Friday will be the last day at work for Transportation Director Brian Marshall.
That’s what Fresno City Council Member Steve Brandau told me Thursday evening.
Brandau didn’t say whether Marshall is resigning or has been fired. Brandau said he had heard rumors for several days from inside FAX that Marshall was leaving. He said those rumors jelled on Thursday into Marshall’s definite departure.
Brandau said he sent a text message to Mayor Lee Brand (with copies to City Manager Bruce Rudd and Chief of Staff Tim Orman) on Thursday, asking if Marshall was leaving FAX on Friday. Brandau said Brand replied with “yes.”
Brandau said he asked Brand if there would be a national search for Marshall’s successor. Brandau said Brand responded with “probably, but not sure.”
After speaking by phone with Brandau, I sent a text to City Hall Communications Director Mark Standriff asking for the Administration’s comment.
“We don’t discuss personnel issues,” Standriff replied.
Rudd and then-Mayor Ashley Swearengin announced the hiring of Marshall in spring 2014.
Rudd in that era had been wearing more than one administrative hat, serving at various times as interim transportation director and parks director as well as city manager. Rudd did so out of economic necessity, as City Hall was desperately trying to balance its budget in the wake of the Great Recession.
It was in late 2013/early 2014 that city finances began to improve. One of Swearengin’s first tasks was to shore up top management by hiring permanent directors for transportation and parks. Marshall at transportation and Manuel Mollinedo at parks came aboard at roughly the same time.
Mollinedo left City of Fresno employment in December, shortly after Brand won the mayor’s race in the November general election.
Add in the recent promotion of Assistant City Manager Wilma Quan-Schecter to city manager (effective this summer after Rudd retires), and it’s clear that the new mayor is putting his own stamp on his management team.
To say there are a lot of high-profile issues swirling around FAX (Fresno Area Express) is make an understatement.
Let’s assume that Brandau is right about Marshall – I’m qualifying the statement until something official comes from the Administration. Would the Brand/Rudd/Quan-Schecter trio really go through the expense and time of conducting a nationwide search? Or would they simply promote Transportation Assistant Director Greg Barfield, former chief of staff to District 3 Council Member Oliver Baines and long considered one of City Hall’s most effective public servants?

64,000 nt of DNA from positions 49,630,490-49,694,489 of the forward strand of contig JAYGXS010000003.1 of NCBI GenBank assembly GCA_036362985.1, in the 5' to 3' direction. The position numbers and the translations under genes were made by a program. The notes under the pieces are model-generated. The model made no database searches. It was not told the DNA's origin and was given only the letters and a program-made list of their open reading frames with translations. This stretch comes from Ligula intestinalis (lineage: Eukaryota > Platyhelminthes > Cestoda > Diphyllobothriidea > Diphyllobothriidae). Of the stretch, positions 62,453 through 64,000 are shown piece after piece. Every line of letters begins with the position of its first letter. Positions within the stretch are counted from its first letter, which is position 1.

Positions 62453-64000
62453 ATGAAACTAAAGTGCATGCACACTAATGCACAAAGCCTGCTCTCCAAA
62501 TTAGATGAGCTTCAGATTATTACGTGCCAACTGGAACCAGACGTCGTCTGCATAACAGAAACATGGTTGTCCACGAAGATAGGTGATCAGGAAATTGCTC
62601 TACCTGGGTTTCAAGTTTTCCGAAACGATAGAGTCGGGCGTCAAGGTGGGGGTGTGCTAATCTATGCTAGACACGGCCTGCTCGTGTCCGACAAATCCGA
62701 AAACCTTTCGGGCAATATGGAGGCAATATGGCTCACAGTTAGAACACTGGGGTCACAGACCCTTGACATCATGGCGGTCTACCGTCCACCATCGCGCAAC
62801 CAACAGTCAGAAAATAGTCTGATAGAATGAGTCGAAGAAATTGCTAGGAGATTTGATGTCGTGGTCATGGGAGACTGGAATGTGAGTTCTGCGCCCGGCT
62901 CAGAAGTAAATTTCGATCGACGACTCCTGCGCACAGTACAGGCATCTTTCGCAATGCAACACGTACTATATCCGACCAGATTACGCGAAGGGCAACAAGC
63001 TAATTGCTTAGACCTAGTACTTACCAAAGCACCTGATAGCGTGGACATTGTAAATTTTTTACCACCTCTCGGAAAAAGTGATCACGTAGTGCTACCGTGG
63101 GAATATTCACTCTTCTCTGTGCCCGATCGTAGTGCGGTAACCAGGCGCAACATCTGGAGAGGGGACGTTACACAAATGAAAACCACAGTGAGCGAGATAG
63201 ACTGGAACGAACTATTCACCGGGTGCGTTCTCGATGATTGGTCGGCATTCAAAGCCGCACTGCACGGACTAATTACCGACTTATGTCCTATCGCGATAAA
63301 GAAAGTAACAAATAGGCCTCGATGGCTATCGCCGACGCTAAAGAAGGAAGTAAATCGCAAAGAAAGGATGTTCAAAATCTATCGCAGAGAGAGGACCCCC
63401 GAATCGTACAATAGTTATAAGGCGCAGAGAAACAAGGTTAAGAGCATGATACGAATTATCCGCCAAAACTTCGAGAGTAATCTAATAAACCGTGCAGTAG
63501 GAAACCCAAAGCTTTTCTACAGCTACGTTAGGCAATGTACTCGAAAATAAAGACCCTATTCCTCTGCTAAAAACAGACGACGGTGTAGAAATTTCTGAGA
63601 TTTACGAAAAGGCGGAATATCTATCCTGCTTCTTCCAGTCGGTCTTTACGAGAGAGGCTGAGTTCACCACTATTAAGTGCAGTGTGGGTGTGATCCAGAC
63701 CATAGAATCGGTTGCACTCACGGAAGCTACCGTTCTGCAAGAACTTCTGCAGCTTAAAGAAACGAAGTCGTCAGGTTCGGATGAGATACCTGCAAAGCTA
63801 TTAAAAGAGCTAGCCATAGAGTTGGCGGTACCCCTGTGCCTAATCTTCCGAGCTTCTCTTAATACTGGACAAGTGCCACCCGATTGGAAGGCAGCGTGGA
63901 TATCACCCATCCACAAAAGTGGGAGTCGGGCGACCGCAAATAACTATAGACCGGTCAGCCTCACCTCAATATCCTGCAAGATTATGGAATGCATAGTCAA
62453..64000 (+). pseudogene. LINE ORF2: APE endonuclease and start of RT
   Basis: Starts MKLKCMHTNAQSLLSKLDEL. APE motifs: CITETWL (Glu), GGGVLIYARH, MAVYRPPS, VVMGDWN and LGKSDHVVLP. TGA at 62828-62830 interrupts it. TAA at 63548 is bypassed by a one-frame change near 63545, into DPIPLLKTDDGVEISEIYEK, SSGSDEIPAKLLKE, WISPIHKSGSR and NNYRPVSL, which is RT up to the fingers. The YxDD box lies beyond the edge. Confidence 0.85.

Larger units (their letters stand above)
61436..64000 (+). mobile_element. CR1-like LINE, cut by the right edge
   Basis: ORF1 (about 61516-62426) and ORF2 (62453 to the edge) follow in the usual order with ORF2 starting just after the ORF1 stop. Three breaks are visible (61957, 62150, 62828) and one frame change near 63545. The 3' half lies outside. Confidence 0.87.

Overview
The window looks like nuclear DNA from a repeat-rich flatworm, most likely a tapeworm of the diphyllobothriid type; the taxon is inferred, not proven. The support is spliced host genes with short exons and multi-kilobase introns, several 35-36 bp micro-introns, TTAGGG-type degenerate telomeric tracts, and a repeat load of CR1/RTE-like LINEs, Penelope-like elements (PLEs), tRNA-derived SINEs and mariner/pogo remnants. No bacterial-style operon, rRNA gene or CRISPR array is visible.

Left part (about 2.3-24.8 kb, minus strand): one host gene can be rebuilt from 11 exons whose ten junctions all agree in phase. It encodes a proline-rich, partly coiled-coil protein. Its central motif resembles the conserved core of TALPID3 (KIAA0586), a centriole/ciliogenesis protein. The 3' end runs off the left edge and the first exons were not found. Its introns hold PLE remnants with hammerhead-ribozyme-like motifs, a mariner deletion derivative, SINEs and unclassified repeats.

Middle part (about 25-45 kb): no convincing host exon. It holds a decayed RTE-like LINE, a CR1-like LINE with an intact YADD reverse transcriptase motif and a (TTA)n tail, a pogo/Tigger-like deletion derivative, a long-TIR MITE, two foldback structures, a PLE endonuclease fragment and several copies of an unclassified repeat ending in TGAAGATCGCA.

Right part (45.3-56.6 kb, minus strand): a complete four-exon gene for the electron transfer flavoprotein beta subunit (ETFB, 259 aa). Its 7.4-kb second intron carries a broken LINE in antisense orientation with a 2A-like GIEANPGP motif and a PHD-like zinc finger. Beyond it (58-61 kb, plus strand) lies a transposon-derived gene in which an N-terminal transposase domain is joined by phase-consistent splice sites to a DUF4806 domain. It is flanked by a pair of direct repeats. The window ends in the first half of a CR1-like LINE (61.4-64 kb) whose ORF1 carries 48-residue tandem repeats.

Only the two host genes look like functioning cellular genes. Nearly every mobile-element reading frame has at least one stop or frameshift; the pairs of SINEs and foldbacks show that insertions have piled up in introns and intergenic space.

Construction of the $54 million Bus Rapid Transit (BRT) system continues to barrel along. BRT is supposed to be up and running by fall 2017. Cutting the ribbon on time is the least of City Hall’s challenges. BRT was sold to Fresno during the Swearengin era as a project that will revolutionize public transportation in the city. BRT also was touted as a system that can easily expand beyond the Blackstone/Ventura-Kings Canyon corridors to meet the inevitable surge in demand as riders and disgruntled motorists discover BRT’s virtues. The Brand Administration and the transportation director now have to make it all come true.
Then there is the traditional FAX system. City officials for decades have struggled to devise (and stick with) a workable strategy for delivering services. The problem is that policy-making for a public transportation network in a city as spread out and poor as Fresno gets pulled in many directions at the same time.
Should FAX have lots of routes or concentrate on the relatively few routes that enjoy strong and proven ridership? Should FAX operate pretty much 24/7/365 – after all, transportation in this day and age is becoming a basic human right? Can the 2035 general plan – with its emphasis on the end of sprawl, the relocation of the middle class from suburbia to high-density living in the urban core and the killing of the automobile as the primary means of personal transportation – have any hope of success without a robust FAX system?
None of these questions would be troubling if FAX was swimming in money. But, I suspect it’s not. I wrote a story in May 2015 for The Bee that said ridership on FAX’s fixed-route service had declined from 17.59 million in Fiscal Year 2010 to 12.01 million in FY 2014. My reporter’s skepticism makes me think FAX ridership in the last 35 months hasn’t returned to 2010 levels.
From my perspective, Brian Marshall fought the good fight for FAX. For example, in January he joined Rudd and Fresno State President Dr. Joseph Castro in announcing a new service called FAX15 – 15-minute intervals for buses along the most traveled sections of Shaw and Cedar during the day.
And any veteran City Hall reporter will tell you that being the FAX boss is not for the risk-averse. Just ask Ken Hamm.
Brandau, who already has one four-year term as District 2’s representative under his belt, has long shown a keen interest in FAX operations. He opposed BRT, saying City Hall would better serve the public by dramatically improving service on FAX’s busiest routes. He says it makes no sense to incur high costs to maintain routes with empty or near-empty buses.
Brandau told me on Thursday that finding the right successor to Marshall and coming up with a wise ridership model is pivotal to Fresno’s future.
Said Brandau: “The honest truth is – FAX is really screwed up.”
Photo: The Fresno Bee